"Janice, please. The children…" she scolds me as my arms are suddenly grabbed and I am hauled backwards out the door by two concentration camp guards.
"MEL!" I kick and scream.
"I'm sorry Janice but we're eating dinner now. You were late you know…." Mel says sadly.
I wake again.
My body still trembles from the shock. But I'll heal. I always do.
I sense I am not alone. My eyes flutter open and I focus on the dark forms hovering over me. SHIT!
I am hoisted out of my bed by two guards. I don't know why, but I scream for help. A large hand tries to cover my mouth. Idiot. I bite down hard, drawing blood and a scream from the owner of the hand. I am punched repeatedly. My ribs crack. They push me to the floor and start to kick me. They call me a murderer. I want to laugh but I am busy getting the shit beat out of me.
They want to kill me. Fine. If only they could get it right…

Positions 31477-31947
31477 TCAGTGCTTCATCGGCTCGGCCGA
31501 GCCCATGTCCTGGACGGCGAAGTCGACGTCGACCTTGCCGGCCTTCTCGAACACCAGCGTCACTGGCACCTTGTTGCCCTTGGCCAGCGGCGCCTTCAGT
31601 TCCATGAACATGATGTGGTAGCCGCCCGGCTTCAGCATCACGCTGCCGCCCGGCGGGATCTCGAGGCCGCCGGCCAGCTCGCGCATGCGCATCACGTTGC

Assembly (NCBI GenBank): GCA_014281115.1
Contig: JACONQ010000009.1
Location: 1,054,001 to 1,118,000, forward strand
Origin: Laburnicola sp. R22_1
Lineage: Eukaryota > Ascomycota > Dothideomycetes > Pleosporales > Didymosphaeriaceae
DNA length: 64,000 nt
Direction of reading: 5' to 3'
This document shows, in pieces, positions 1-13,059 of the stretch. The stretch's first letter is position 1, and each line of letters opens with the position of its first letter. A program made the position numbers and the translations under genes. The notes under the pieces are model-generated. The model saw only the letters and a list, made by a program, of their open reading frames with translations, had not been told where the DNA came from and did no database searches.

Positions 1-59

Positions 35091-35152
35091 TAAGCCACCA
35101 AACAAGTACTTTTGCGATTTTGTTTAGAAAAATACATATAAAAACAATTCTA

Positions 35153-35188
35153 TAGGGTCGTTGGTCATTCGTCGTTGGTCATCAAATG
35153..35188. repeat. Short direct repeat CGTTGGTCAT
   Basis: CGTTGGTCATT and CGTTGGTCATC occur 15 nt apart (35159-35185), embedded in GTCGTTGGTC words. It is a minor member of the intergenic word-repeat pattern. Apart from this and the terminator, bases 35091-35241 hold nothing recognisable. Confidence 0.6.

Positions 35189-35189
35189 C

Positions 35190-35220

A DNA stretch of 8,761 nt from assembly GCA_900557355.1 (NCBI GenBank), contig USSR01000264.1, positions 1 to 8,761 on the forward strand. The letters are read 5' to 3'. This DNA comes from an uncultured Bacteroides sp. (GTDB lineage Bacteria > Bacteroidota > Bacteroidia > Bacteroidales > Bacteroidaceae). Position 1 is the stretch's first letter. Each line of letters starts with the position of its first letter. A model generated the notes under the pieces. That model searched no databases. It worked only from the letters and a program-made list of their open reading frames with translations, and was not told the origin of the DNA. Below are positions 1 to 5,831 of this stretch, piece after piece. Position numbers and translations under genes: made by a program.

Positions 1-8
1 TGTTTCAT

I've been beaten in fights before but never like this. My body is riddled with large welts and throbs in pain. My right arm and most of my ribs are broken. My left eye is swollen and my right barely opens. When it does, I wish I hadn't bothered.
One guard begins to unbutton his pants.
My mother is crying. Please don't cry mom. I'm sorry. I'll be good.
She is standing in the door of my hospital room, yelling at Dad.
"It's not right to drag a family all over God's creation on these stupid digs of yours!! I've told you! But you are too damn obsessed with these scrolls to care about what happens to your family! She is only fourteen, for God's sake!" She snaps in her angry brogue and sobs. My father reaches out to her and she slaps his hand away.
No, mom. Please don't be angry with Dad again. It's my fault….
"Honey…" He says uneasily.
"NO!" She snaps. "That's it, Harry. No more."
No. Please, don't argue….
The doctor interrupts them. "Please Mr. and Mrs. Covington, she's awake," he says, making my parents quickly come to my side.
"I'm sorry," I say. "Please don't fight."
"Honey, you have nothing to be sorry about. You did nothing wrong, you hear me?" My mother says with conviction and caresses my puffy face. She looks at my father with great anger.
"It's not Dad's fault, mom. I shouldn't have left camp and…"
"You did nothing wrong, Jan," Dad says softly. "Ok, sport?"
I nod weakly. But I know I should have stopped it…somehow. Somehow.